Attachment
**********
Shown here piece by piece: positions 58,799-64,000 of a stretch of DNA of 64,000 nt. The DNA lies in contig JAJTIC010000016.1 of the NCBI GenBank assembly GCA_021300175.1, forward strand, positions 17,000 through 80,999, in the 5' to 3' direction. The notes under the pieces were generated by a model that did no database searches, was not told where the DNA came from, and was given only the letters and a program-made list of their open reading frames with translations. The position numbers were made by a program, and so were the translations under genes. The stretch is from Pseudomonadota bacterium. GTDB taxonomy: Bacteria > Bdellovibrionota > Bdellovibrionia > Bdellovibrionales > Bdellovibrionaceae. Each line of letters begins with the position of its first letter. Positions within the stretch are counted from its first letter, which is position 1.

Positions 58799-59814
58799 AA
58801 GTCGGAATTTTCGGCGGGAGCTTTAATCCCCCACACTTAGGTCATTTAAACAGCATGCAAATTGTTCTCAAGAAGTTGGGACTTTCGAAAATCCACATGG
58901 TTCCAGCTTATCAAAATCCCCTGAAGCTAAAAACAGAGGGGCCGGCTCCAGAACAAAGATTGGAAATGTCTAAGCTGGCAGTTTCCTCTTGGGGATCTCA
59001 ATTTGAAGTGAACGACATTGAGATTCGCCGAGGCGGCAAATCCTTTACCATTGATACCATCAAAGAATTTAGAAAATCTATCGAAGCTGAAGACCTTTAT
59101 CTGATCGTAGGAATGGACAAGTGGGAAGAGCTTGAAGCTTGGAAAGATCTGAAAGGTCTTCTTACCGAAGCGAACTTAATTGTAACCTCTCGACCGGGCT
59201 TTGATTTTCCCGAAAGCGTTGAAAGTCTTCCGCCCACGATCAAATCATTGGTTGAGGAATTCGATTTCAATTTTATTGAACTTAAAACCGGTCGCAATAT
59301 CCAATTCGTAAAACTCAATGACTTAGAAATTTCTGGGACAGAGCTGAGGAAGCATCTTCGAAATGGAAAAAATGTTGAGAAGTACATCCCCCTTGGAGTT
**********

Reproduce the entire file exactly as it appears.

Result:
Shown here piece by piece: positions 58,799-64,000 of a stretch of DNA of 64,000 nt. The DNA lies in contig JAJTIC010000016.1 of the NCBI GenBank assembly GCA_021300175.1, forward strand, positions 17,000 through 80,999, in the 5' to 3' direction. The notes under the pieces were generated by a model that did no database searches, was not told where the DNA came from, and was given only the letters and a program-made list of their open reading frames with translations. The position numbers were made by a program, and so were the translations under genes. The stretch is from Pseudomonadota bacterium. GTDB taxonomy: Bacteria > Bdellovibrionota > Bdellovibrionia > Bdellovibrionales > Bdellovibrionaceae. Each line of letters begins with the position of its first letter. Positions within the stretch are counted from its first letter, which is position 1.

Positions 58799-59814
58799 AA
58801 GTCGGAATTTTCGGCGGGAGCTTTAATCCCCCACACTTAGGTCATTTAAACAGCATGCAAATTGTTCTCAAGAAGTTGGGACTTTCGAAAATCCACATGG
58901 TTCCAGCTTATCAAAATCCCCTGAAGCTAAAAACAGAGGGGCCGGCTCCAGAACAAAGATTGGAAATGTCTAAGCTGGCAGTTTCCTCTTGGGGATCTCA
59001 ATTTGAAGTGAACGACATTGAGATTCGCCGAGGCGGCAAATCCTTTACCATTGATACCATCAAAGAATTTAGAAAATCTATCGAAGCTGAAGACCTTTAT
59101 CTGATCGTAGGAATGGACAAGTGGGAAGAGCTTGAAGCTTGGAAAGATCTGAAAGGTCTTCTTACCGAAGCGAACTTAATTGTAACCTCTCGACCGGGCT
59201 TTGATTTTCCCGAAAGCGTTGAAAGTCTTCCGCCCACGATCAAATCATTGGTTGAGGAATTCGATTTCAATTTTATTGAACTTAAAACCGGTCGCAATAT
59301 CCAATTCGTAAAACTCAATGACTTAGAAATTTCTGGGACAGAGCTGAGGAAGCATCTTCGAAATGGAAAAAATGTTGAGAAGTACATCCCCCTTGGAGTT